It was one of the most transformative attempts at economic reform in our country's history: In response to the Great Depression, President Franklin Delano Roosevelt launched a series of programs under the New Deal banner that were aimed at jump starting the United States' faltering economy.
Critics called some of those programs ineffective, duplicative and occasionally even illegal.
Yet the New Deal undeniably changed the course of U.S. history - and Tennessee's history in particular. A free exhibit now on display in the lobby of the Tennessee State Library and Archives provides an overview of the New Deal as well as details about some of the programs that had the greatest impact on the Volunteer State.
For example, the New Deal led to the creation of the Tennessee Valley Authority, which built a network of hydroelectric dams throughout the region that provided electricity to rural communities across Tennessee, but also displaced about 82,000 people from their homes. The Civilian Conservation Corps developed the state's park system and other programs such as the Civil Works Administration, Public Works Administration and Works Progress Administration built infrastructure such as housing, roads, bridges, airports, hospitals and schools around the state.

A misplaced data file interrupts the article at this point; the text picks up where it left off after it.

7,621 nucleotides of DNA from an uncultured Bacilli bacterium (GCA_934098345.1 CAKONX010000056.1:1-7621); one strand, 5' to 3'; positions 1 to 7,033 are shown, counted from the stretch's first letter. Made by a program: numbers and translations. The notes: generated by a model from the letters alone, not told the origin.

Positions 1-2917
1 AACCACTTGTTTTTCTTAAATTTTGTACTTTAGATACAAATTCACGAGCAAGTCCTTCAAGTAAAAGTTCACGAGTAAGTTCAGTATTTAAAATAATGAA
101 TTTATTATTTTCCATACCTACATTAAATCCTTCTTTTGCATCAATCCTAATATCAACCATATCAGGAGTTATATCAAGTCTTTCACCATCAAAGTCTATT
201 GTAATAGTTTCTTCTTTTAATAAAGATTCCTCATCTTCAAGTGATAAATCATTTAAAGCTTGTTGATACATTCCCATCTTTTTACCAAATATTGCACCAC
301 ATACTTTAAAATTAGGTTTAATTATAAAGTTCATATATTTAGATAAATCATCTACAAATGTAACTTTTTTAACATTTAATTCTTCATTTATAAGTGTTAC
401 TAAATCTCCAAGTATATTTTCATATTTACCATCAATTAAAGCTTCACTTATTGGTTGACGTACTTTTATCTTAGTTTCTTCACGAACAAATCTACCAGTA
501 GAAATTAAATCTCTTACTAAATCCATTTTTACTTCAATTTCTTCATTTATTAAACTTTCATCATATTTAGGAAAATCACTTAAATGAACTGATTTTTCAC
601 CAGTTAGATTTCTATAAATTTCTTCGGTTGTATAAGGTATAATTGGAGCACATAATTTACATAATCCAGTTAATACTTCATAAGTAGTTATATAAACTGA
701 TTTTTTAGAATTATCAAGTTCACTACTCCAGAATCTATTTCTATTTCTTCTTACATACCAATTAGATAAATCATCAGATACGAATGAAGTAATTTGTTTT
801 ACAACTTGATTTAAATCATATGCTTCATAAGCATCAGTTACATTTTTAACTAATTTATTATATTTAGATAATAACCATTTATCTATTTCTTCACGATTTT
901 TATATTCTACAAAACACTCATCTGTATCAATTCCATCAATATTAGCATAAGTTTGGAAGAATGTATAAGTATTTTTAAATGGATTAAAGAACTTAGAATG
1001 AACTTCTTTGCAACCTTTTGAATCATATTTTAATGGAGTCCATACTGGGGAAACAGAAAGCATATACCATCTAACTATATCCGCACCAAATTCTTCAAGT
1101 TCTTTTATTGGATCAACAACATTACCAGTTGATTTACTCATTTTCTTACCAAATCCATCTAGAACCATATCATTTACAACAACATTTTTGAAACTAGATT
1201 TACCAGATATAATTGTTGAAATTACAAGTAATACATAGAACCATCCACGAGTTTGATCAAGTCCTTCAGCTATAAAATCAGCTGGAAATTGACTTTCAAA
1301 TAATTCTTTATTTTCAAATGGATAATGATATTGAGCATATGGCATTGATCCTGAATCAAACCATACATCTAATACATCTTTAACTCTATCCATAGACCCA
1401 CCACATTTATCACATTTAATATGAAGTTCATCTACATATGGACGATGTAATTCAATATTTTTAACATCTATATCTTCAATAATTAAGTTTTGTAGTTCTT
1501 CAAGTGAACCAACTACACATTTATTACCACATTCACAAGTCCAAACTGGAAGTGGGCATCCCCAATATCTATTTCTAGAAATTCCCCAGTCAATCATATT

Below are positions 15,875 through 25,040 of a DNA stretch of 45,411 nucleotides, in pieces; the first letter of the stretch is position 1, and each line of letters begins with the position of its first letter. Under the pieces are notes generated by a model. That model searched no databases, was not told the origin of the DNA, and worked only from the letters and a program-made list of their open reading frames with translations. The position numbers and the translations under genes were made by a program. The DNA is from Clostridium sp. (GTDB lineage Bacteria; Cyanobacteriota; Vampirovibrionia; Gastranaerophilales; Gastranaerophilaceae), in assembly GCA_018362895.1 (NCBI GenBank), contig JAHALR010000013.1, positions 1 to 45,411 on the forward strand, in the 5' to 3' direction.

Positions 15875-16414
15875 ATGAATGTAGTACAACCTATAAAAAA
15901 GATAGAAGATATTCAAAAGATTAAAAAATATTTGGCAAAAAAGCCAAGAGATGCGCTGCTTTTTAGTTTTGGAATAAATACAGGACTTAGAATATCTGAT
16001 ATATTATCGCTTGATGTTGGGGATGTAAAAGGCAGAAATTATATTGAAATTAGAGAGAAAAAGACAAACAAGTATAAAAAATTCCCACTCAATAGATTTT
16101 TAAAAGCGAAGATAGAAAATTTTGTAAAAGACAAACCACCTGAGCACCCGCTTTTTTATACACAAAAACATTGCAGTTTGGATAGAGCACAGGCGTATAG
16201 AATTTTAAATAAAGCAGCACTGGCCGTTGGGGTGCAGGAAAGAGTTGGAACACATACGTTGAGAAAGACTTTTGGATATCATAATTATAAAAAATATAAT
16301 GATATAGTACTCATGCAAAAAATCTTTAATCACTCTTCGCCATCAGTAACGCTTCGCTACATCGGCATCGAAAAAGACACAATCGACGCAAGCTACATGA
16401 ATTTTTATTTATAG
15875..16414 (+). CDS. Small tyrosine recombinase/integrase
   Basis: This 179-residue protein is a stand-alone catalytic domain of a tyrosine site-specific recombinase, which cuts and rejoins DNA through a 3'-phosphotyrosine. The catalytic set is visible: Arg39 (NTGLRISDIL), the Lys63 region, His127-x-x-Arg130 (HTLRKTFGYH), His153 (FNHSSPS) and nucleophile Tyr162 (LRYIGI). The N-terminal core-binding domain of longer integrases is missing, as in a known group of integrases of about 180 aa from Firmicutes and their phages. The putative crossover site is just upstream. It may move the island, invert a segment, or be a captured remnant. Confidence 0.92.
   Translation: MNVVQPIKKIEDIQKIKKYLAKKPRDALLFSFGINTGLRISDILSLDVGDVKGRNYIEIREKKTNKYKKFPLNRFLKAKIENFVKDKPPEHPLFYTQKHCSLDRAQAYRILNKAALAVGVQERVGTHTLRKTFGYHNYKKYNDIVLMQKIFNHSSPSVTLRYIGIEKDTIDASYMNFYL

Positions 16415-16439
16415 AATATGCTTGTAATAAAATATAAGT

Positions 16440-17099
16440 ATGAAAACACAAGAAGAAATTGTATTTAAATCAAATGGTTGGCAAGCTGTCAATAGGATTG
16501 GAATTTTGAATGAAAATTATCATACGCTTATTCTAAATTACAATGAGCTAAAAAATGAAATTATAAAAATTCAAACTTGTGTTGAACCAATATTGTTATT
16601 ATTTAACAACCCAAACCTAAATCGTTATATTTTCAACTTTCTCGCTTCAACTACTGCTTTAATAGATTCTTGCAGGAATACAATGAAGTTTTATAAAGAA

Material for the exhibit came from the Tennessee State Library and Archives' collections of maps, newspapers, photographs, letters and other documents. These items are available to people who wish to learn more about the New Deal or other topics of historical interest.
Included in the exhibit is an interactive kiosk where visitors can listen to recordings of first person accounts from people who worked for the Civilian Conservation Corps.
The exhibit, which will remain on display at least through the end of the year, is open to the public during the Tennessee State Library and Archives' normal operating hours, which are from 8 a.m. until 4:30 p.m. Tuesdays through Saturdays.
The Tennessee State Library and Archives building is located at 403 Seventh Avenue North, directly west of the State Capitol building in downtown Nashville. A limited amount of free parking is available around the building.